Did you know that Head Start was founded back in 1965, with Early Head Start joining the ranks in 1994? Both agencies promote the school readiness of young children from low-income families through agencies in local communities, making Head Start a perfect partner for the ALSC Liaison with National Organizations committee, and libraries in general. Head Start also promotes and enourages the role of parents as their child’s first and most important teacher, just like libraries do.
For the last two summers, I have worked with my local Head Start agency, which has 21 centers in Suffolk County, NY, to help promote the summer reading programs in our local libraries. One easy thing to do? If your library is part of the CSLP, you can share some of the great information on family literacy that promotes parents and summer reading.
On a state level, the NYS Library maintains a website, Summer Reading at New York Libraries that offers tip sheets for parents and caregivers on the importance of reading aloud in multiple languages, and an early literacy manual to download for childcare providers. I made 21 copies of the manual to share with each Head Start center in Suffolk County; encouraging the Head Start staff to share information on local summer reading programs with their families before the end of the school year. I also gave out any early literacy give-away item that I had purchased with our Family Literacy Services grant to both the public libraries and the Head Start sites. And, I have presented twice now at their yearly staff conference on topics such as “how to choose books for babies and toddlers” and “best books for early childhood.” The teachers and classroom aides really appreciated having a librarian come and share books that they can use in their classrooms.
A more extensive, and long term partnership has evolved over the last two years with our Head Start agency. They administered an early literacy pre-survey to families last summer for my office (I am the youth services coordinator for the Suffolk Cooperative Library System, with 54 member libraries). We provided the survey in both English and Spanish to over 1600 families, with over 900 being returned. Questions ranged from “I play with my baby or child every day” and “I know where my public library is in town” to “my baby or child participates in the summer reading program at our library.” It is our hope that we can administer a post-survey, asking the same questions, to returning families this September to see if we are creating change in early literacy knowledge and habits. Please feel free to contact me at firstname.lastname@example.org with any questions or comments about our local partnership with Head Start.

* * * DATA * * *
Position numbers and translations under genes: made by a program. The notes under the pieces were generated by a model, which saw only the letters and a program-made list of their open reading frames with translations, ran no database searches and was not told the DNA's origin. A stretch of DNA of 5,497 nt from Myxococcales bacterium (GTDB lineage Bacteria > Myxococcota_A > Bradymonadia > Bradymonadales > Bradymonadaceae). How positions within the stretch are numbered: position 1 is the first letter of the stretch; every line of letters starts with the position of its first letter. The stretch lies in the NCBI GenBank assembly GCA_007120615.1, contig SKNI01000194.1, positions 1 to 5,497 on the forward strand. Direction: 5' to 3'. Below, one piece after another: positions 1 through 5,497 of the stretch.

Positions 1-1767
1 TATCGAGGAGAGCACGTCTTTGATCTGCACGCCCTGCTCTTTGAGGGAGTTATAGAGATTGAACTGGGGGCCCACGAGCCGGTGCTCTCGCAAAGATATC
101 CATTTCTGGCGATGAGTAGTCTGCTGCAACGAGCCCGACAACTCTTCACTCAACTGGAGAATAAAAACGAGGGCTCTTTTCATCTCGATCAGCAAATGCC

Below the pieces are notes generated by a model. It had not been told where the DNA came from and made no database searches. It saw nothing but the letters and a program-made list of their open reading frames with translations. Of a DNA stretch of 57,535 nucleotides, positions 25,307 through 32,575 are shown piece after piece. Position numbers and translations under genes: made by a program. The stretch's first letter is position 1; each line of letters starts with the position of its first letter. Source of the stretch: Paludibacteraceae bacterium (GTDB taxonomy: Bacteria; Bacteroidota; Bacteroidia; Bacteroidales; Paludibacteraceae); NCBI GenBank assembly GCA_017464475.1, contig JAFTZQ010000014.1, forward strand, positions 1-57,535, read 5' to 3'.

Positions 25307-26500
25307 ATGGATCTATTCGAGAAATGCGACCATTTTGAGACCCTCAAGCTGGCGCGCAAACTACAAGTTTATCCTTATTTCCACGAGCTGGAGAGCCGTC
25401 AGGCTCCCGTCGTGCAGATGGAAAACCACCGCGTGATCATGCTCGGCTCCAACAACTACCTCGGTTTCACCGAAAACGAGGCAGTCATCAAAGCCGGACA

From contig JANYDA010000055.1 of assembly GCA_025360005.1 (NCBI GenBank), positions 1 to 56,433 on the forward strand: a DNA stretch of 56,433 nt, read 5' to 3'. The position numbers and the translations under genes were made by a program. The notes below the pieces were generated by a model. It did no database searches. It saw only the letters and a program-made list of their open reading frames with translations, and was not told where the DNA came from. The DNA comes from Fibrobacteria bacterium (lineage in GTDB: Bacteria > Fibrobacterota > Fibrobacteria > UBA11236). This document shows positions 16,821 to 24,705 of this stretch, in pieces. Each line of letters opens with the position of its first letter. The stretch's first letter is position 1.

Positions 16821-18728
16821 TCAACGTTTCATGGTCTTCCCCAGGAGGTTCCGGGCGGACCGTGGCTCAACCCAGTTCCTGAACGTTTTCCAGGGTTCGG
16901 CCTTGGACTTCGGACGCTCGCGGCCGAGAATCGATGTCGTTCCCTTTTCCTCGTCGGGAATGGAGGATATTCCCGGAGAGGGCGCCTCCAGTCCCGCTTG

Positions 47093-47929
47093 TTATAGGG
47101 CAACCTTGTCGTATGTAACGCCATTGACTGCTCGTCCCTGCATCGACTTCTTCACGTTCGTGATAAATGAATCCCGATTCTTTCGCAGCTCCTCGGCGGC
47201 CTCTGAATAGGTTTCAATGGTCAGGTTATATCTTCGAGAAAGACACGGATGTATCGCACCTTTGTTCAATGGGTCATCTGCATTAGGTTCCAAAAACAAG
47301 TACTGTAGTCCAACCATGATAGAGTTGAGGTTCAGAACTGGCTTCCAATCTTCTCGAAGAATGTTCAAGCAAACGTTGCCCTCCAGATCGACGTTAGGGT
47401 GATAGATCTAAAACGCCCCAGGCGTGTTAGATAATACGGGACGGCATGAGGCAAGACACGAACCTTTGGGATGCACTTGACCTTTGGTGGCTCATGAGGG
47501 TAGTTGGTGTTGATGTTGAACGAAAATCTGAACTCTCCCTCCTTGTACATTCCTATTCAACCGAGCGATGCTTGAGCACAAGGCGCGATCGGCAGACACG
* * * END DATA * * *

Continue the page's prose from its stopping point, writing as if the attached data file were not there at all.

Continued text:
So help Head Start celebrate the 20th anniversary of its Early Head Start program this year by picking up the phone and making a call to your local site today. Because it’s never to early to start planning and building a partnership, one book and family at a time.
Lisa G. Kropp is the youth services coordinator of the Suffolk Cooperative Library System and a member of the ALSC Liaison with National Organizations committe and the Managing Children’s Services virtual committee. She also writes the First Steps column at School Library Journal.